There’s significant support for trans rights among the American public, with 64 percent of people supporting laws that would protect trans people from discrimination, according to Pew. There is also solid backing for some of the Republican proposals, however, with 58 percent of people believing that trans athletes should compete on teams that match the sex they were assigned at birth. And among certain Republican base voters, including evangelical voters who are members of the religious right and a key GOP demographic, anti-trans sentiments are especially animating.

Republicans “have an interest in keeping the base riled up about one thing or another, and when one issue fades, as with same-sex relationships and same-sex marriage, they’ve got to find something else,” Dartmouth University professor Randall Balmer, who has studied evangelical voters, previously told PBS. “It’s almost frantic.”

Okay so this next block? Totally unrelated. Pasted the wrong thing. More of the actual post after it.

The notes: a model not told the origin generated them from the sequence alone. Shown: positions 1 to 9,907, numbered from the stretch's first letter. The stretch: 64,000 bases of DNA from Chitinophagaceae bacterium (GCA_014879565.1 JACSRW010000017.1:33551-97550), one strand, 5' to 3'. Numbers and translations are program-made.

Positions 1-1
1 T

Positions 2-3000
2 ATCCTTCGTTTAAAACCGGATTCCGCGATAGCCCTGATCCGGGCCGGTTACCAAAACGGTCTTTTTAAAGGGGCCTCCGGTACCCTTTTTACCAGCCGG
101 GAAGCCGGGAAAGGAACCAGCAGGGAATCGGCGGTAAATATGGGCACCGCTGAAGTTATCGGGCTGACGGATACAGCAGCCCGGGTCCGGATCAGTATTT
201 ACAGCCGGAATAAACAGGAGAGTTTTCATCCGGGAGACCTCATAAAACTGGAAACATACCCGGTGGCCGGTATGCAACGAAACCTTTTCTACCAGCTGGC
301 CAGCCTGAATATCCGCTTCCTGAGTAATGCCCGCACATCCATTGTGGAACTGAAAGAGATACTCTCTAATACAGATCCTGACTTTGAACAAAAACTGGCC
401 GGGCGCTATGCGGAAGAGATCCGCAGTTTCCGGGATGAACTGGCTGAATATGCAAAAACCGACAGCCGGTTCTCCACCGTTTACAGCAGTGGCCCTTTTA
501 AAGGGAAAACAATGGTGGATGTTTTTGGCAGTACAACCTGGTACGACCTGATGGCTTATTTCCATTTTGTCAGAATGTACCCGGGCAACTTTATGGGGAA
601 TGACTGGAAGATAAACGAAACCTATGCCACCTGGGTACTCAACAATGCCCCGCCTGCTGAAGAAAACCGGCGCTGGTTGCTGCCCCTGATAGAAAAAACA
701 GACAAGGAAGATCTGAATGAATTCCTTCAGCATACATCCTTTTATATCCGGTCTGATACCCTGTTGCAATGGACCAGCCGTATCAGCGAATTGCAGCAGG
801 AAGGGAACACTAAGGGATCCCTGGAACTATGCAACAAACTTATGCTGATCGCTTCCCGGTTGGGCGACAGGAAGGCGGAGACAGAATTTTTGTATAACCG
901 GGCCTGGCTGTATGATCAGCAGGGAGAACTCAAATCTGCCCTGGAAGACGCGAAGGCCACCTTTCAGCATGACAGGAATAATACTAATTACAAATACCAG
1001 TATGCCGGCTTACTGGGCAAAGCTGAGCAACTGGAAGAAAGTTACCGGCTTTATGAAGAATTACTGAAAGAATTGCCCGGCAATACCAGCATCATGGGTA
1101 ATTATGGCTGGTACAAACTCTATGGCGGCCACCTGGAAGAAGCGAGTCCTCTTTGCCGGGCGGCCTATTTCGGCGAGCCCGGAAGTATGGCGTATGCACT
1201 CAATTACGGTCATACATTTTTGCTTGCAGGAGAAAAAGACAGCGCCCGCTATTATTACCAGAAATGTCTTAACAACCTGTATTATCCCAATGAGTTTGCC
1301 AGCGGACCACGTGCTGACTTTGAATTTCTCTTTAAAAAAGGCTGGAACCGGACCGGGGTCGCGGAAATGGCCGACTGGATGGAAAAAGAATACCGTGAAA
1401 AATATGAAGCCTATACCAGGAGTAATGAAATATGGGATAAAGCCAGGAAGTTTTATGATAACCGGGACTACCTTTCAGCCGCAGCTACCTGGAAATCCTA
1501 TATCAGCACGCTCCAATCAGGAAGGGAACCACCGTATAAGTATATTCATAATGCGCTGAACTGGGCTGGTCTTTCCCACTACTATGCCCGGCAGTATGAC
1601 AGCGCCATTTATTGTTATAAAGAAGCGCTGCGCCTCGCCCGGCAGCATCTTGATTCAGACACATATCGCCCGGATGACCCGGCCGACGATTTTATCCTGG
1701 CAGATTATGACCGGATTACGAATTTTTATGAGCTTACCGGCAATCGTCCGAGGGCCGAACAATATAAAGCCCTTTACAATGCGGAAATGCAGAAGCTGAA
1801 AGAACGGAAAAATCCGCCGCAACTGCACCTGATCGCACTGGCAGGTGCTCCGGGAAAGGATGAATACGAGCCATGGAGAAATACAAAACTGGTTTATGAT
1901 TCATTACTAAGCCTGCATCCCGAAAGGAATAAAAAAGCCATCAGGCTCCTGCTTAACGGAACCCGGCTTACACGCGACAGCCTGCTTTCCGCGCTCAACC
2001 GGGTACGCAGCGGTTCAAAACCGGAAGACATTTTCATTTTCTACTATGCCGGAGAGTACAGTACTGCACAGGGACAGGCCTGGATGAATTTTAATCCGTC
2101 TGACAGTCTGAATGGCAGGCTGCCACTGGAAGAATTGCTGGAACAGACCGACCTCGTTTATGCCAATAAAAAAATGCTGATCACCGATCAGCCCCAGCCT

Anti-trans rhetoric has proved particularly motivating for this group because of how it touches on some of the core religious tenets evangelicals support, says Sophie Bjork-James, an anthropologist who studies the religious right at Vanderbilt University.

“Trans issues in particular challenge … biblical concepts of gender,” says Bjork-James. “Evangelicals tend to believe that men and women have very different qualities that are innate in us. I think there’s a huge interest in maintaining a gender binary because it really does provide a foundation for their theology and their everyday lives.”